Norway’s $1.07 trillion Government Pension Fund Global, which owns stakes in more than 9,200 companies and owns 1.5% of all listed stocks, is pressing the companies it invests in to provide more tangible data regarding environmental, social, and governance (ESG) issues.
The fund said it’s no longer enough to hear promises of responsible investing, and that it’s time for companies to start providing hard data to show they’re being true to their word.
“In recent years, we have requested companies to go from words to numbers in their sustainability reporting,” Norges Bank Investment Management CEO Yngve Slyngstad said in a statement. “We wish to see more relevant and comparable reporting from companies, so that we, as an investor, can analyze the companies’ exposure to sustainability risks.”
In its annual report on responsible investment, the fund said company boards must ensure that they regularly report relevant, quantitative, and comparable information on ESG issues. In 2019, the fund assessed more than 3,900 companies’ reporting and contacted 134 companies with poor reporting.
“We encourage companies to improve disclosure, and we have seen progress over time,” the report said. “We stressed the need for better and more consistent information on companies’ exposures, activities, and performance metrics in areas such as climate risk, human rights, and tax.”
The report said economic activity can impose substantial indirect costs on other companies and on society as a whole, and that, because of this, the inability of companies to internalize such costs is a market failure, not just a company failure.
The fund said that as part of its continued focus on deforestation, it brought a group of banks, investment managers, and food producers together in Singapore to discuss business risks. It also entered into dialogue with nine companies that sell cocoa or produce chocolate to discuss deforestation risks and children’s rights in their supply chains, while encouraging them to improve their reporting.
It also contacted five large plastics and packaging producers to learn what steps they are taking to reduce negative effects on the environment. And the fund followed up on additional business aspects of climate change, such as talking to cement producers about the transition to a low-carbon economy and sustainable water use.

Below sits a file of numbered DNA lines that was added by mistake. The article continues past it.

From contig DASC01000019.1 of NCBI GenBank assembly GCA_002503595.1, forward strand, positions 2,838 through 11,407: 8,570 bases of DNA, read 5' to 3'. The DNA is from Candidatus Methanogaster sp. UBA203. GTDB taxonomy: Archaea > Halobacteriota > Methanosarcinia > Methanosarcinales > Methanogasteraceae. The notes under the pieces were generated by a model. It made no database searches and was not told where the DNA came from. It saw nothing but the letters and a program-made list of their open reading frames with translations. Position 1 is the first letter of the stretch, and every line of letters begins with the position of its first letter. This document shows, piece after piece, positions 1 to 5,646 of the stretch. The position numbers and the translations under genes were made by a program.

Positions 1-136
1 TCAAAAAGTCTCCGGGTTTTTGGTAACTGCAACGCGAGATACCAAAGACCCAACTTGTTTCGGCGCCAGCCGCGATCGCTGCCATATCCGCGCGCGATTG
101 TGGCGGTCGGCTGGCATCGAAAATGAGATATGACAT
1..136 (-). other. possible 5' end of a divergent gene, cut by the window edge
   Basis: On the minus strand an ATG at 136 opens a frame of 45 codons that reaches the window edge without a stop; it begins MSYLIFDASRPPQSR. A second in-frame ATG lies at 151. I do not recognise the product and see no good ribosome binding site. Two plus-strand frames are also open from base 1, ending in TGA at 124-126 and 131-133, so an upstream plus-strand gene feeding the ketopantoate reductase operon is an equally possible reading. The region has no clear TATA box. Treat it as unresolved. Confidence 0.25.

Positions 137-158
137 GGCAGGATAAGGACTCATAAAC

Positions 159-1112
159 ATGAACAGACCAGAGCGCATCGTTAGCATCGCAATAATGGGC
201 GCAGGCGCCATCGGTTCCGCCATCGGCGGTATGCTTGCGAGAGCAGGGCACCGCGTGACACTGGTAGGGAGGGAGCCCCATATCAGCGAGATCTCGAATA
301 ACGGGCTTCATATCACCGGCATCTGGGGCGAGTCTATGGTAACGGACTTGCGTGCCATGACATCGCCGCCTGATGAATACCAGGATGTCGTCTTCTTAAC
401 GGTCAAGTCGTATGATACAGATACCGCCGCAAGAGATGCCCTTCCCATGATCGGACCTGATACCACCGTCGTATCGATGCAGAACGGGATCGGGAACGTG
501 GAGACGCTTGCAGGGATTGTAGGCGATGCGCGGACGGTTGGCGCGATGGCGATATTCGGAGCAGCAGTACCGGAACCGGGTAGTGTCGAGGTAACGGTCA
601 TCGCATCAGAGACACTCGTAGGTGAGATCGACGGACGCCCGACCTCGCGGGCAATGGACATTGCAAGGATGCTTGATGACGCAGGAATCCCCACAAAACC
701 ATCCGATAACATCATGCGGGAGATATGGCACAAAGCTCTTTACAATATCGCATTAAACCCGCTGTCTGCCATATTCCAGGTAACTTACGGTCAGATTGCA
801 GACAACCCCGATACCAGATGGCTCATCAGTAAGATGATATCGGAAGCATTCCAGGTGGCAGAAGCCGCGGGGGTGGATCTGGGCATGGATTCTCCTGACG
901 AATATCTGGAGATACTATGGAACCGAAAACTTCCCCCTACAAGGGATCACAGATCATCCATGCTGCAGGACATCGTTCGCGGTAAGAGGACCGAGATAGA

While much attention is focused on climate change and environmental issues, the fund said money laundering is one of the issues it focused on in 2019. The fund said companies exposed to this issue—particularly financial sector firms—should have internal policies and procedures to prevent money laundering.
“Money laundering may involve money derived from corruption and thus facilitate it,” said the fund, which has initiated dialogue with 14 banks that could be exposed to the risk of abuse for money laundering purposes because of their products and services.
In the report, the fund said it has clear expectations for how companies should address climate change, water management, children’s rights, human rights, tax transparency, anti-corruption, and ocean sustainability. It assesses how companies report on their work in these areas and monitors selected companies to better understand how they are dealing with relevant risks and encourages them to improve their reporting.
The fund said voting is the “most important tool” it has to make sure the companies it invests in are keeping up with its standards. It said it expects the boards of these companies to set company strategy, supervise management, and be accountable to shareholders. And while the fund’s default is to support the companies it invests in, it said that if it believes a board is not acting in its long-term interests as an investor, it may vote out the board’s members.
“We take our responsibility as a shareholder in over 9,000 companies seriously,” the report said. “As we head into a new decade, we are working more systematically, we are prioritizing more effectively, and we are asking better questions.”